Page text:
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Kim Voynar

By Kim Voynar Voynar@moviecitynews.com

Sundance Review: Compliance

Craig Zobel, who was last at Sundance in 2007 with Great World of Sound, a sharply directed and acted film about a record producing company scam, is back at Sundance this year with a film about a different sort of scam, Compliance, an equally sharp examination of what happens when Sandra, a fast food restaurant manager, receives a phone call from a police officer informing her that one of her young employees, Becky, has been accused of stealing from a customer’s purse and must be detained.

It’s a stressful day for Sandra, one that started with the discovery of a freezer left open and over a thousand dollars of food lost, and the looming possibility of a “secret shopper” quality control visitor, and perhaps that strain contributes to all that unfolds over the next 80 or so minutes of utterly riveting screen time as Sandra complies with the increasingly bizarre requests made by the the caller. And what happens in the course of this story would be unbelievable – if it wasn’t all based on a true case of a McDonald’s manager and employee in Kentucky.

Zobel builds on solid, sympathetic performances by Dreama Walker as Becky and Ann Dowd as Sandra as he weaves this decidedly unsettling tale that’s really about how easily a person can be drawn into complicit obedience to a perceived authority figure, and in doing so commit acts that degrade another human being, even as their conscience and gut instinct should be screaming at them to stop. A friend commented over lunch after today’s screening that this is what the Nazis understood, the way that average people will blindly go along with authority, how they’ll harm others while making the excuse that they themselves were only following orders. It’s easy enough while watching this intensely uncomfortable film to judge these people and think that no one could possibly be so gullible; then we learn at the end that there were over 70 real cases, it makes you just shake your head in despair at the things we humans are capable of.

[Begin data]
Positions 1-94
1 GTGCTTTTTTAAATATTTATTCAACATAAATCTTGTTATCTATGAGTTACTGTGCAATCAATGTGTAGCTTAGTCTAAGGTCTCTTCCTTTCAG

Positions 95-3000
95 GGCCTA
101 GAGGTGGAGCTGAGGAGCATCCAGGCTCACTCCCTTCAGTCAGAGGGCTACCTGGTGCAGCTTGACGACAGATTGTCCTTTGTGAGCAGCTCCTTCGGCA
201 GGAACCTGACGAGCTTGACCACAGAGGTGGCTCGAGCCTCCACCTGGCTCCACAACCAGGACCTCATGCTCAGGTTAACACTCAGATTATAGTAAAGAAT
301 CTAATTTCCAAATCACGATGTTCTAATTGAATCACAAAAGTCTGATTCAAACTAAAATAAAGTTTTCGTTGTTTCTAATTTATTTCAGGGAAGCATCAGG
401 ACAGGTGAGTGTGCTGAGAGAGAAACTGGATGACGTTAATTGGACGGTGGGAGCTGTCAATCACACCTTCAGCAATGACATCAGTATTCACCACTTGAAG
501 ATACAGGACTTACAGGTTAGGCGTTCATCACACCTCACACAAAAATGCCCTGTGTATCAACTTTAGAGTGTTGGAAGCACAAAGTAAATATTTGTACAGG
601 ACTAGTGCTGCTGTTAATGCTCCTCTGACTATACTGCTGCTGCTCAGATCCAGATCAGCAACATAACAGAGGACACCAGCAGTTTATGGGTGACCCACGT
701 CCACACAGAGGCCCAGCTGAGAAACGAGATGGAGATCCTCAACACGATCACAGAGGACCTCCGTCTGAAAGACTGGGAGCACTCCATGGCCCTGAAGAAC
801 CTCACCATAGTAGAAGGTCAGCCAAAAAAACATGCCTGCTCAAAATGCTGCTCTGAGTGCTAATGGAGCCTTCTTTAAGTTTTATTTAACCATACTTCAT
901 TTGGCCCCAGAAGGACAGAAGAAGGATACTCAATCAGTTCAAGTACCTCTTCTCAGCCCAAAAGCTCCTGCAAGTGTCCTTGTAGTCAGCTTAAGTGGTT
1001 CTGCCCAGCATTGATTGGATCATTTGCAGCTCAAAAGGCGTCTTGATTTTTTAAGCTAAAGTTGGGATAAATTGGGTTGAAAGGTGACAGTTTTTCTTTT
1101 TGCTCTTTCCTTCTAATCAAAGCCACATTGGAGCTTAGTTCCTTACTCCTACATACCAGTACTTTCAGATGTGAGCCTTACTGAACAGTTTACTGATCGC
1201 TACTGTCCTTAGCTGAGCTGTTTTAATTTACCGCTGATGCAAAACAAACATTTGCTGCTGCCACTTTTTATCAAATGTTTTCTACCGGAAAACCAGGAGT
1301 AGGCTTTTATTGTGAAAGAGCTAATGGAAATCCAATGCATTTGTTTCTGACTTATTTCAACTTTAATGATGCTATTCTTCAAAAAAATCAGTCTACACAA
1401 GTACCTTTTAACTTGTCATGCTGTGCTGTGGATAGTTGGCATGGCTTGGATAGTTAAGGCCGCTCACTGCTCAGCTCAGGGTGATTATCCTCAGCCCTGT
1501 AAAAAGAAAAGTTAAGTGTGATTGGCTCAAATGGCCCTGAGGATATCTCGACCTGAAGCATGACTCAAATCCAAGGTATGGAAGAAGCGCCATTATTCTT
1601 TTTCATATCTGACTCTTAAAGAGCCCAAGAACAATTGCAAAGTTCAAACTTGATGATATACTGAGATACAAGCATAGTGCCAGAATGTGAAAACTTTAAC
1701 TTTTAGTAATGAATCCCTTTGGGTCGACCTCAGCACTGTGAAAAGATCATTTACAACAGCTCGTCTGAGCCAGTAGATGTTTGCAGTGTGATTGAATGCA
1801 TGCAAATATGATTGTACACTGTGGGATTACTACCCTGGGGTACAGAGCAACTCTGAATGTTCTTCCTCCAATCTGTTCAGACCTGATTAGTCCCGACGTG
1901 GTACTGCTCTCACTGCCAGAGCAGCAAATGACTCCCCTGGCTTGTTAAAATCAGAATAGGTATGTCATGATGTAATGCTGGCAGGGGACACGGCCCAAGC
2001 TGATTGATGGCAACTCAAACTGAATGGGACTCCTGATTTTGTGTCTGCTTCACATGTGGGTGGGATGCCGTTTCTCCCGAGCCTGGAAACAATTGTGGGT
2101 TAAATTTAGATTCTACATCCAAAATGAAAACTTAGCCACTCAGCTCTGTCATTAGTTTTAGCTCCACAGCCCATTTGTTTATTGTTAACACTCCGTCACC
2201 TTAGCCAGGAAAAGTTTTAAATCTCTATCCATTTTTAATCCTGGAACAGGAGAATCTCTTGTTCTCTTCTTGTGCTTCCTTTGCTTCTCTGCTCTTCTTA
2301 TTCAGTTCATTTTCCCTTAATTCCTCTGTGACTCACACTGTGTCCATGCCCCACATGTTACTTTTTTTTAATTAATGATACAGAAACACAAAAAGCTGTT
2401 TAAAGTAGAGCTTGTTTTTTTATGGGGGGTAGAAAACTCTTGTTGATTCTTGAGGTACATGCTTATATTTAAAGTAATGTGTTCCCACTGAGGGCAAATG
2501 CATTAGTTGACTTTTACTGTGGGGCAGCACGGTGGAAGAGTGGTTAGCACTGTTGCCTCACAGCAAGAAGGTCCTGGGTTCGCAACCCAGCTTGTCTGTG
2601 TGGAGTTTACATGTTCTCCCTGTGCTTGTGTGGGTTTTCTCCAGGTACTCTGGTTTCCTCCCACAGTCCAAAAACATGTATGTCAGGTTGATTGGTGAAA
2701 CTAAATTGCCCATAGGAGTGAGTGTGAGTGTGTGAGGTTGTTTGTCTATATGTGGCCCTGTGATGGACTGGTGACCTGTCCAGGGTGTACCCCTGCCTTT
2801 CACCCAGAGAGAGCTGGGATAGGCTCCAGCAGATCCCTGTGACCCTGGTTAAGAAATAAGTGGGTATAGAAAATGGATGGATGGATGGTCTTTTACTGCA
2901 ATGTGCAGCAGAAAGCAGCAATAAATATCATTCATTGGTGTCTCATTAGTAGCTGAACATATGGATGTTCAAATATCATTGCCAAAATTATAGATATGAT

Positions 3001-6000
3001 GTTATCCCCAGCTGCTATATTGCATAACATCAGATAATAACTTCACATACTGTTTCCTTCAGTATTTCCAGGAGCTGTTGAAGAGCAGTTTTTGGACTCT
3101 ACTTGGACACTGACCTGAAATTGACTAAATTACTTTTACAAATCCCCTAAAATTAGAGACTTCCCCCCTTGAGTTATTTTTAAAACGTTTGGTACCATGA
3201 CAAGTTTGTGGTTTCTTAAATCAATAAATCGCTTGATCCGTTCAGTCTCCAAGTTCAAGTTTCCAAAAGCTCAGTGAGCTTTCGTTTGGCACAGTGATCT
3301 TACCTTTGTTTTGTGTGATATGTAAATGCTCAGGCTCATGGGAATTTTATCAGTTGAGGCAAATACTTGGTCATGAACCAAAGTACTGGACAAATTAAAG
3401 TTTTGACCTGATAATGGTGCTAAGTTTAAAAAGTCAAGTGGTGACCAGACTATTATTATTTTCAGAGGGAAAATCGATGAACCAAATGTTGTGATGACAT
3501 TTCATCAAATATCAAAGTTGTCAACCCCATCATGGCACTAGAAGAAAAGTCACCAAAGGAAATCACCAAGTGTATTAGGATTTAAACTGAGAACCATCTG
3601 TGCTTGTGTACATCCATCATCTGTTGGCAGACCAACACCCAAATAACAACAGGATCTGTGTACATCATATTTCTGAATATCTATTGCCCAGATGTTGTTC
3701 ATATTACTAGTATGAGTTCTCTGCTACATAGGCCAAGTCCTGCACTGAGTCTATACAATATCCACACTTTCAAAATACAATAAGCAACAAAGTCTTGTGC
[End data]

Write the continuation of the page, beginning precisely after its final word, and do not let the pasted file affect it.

Compliance has generated a fair degree of controversy here at Sundance, but personally I found it more fascinating than deliberately antagonistic. The story is engrossing on its own merits, in part because you can’t believe what you’re seeing, but also because Zobel does a superb job of building dramatic tension as things escalate from bad to worse. Some terrific editing and cinematography choices effectively guide the tone and tension, as Zobel takes us back and forth between Becky’s plight in the office and the normal, bustling routine of customers coming and going, food bought and consumed, and Becky’s fellow employees going about the routine of their jobs, all the while mostly unaware of what’s happening to their friend and coworker. Zobel also uses a great many insert shots to break the tension at just the right moments, giving us a much-needed break from the dramatic tension and isolation of the office.

It would have been easy to go over the top as things progress in the story, but Zobel is restrained when he needs to be, creating just enough edginess to make the audience increasingly uncomfortable, without crossing the line into our own voyeurism of the unfolding events as exploitation. It’s a fine line, but he manages to walk it. Compliance is by no means an easy film to watch, but it is very, very good.

2 Responses to “Sundance Review: Compliance”

  1. Paul D/Stella says:

    Anyone who has a hard time believing how far things go, watch this: http://www.youtube.com/watch?v=CgCSps6KgdY.